As the vote counting meltdown continued in Iowa on Thursday, Bernie Sanders decided he was done waiting and declared victory.
The announcement, at a rare afternoon news conference, came days after former South Bend, Ind., Mayor Pete Buttigieg made the same declaration for himself Monday after the caucuses.
The two men are in a near dead heat in delegates earned as results continue to trickle in and will now be reassessed by party officials. Sanders argued that what does not seem to be in dispute is who won the popular vote. The Vermont senator was the first choice for 6,000 more Iowa voters than Buttigieg, according to the party’s latest count.
“What certainly is not going to change is the fact that in terms of the popular vote, we won a decisive victory,” Sanders said. “Some 6,000 more Iowans came out on caucus night to support our candidacy than the candidacy of anyone else. And when 6,000 more people come out for you in an election than your nearest opponent, we here in northern New England call that a victory.”
Sanders acknowledged the final results could end up with Buttigieg being awarded a few more “delegate equivalents” — a traditional measure used to judge the victor of the caucus under its rules. But he said those won’t be a factor when it comes to choosing the nominee, and that both men will have the same number of delegates at the Democratic convention in the summer.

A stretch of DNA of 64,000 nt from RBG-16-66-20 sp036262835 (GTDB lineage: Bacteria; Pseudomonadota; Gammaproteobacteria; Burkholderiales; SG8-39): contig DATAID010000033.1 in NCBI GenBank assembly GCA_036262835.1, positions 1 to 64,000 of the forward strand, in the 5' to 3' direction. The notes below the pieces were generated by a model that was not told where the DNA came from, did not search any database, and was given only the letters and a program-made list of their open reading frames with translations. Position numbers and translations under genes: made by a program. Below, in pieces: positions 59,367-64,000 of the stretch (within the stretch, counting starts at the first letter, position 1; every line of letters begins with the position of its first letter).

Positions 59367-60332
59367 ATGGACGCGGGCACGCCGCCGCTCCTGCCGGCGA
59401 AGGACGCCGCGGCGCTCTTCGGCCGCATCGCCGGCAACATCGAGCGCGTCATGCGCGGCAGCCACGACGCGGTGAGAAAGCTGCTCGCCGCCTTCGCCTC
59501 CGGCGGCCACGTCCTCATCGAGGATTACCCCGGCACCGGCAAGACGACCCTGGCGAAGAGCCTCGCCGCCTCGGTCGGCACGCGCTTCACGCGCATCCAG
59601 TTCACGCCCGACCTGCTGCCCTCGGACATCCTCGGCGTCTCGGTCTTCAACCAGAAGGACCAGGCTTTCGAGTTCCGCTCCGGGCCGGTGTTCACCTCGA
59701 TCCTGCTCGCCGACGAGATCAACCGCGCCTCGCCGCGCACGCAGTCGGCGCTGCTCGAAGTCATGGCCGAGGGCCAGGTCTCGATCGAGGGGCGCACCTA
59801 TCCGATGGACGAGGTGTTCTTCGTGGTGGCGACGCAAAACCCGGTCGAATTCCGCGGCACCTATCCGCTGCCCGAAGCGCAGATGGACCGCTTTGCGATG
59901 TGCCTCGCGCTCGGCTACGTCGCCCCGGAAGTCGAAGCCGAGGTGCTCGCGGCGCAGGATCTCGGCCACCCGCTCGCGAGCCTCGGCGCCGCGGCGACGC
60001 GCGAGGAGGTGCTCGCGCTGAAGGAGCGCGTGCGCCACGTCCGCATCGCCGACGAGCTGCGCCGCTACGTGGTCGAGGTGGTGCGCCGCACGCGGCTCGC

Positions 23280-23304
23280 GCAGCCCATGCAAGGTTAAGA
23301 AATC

“This difference, no matter who inches ahead in the end, is meaningless,” Sanders said of the delegate equivalents. “We are both likely to receive the same number of national delegates to the Democratic National Convention in Milwaukee. I think right now it is about 11 each. It will probably go up a bit. Those national delegates, not the state delegates, are the ones that really matter in the nominating process.”
Software malfunctions, the jamming of the Iowa Democratic Party’s hotline for reporting results and a variety of tabulation errors have marred the vote count. The party did not release any results until Tuesday. The senator expressed deep frustration with the chaos in Iowa.
“What has happened with the Iowa Democratic Party is an outrage,” he said. “That they would be that unprepared, that they put forth such a complicated process, relied on untested technology, and also to be honest with you, they have relied on thousands of volunteers, good people, who get up and go to work the next day, to do what is enormously complicated.”
Sanders was asked how voters are supposed to reconcile his declaration of victory after Buttigieg announced himself the winner earlier this week.
“Because I got 6,000 more votes,” he said. “And from where I come, when you get 6,000 more votes, that’s generally regarded to be the winner.”
The disappointment with the Iowa party also stirred up resentment from Sanders supporters of his 2016 presidential campaign, when the senator was just slightly edged out in the state by rival Hillary Clinton. Sanders supporters took issue with how delegates were awarded and the lack of transparency in the process. The party addressed some of those concerns by agreeing to disclose the results of the popular vote at caucuses this cycle.
“The fact that we now have clear results of the popular vote is something that we fought for,” Sanders said. “That did not exist in 2016. Now, I can’t give you with definitive answers as to what happened in 2016. I don’t know. I don’t think anybody knows.”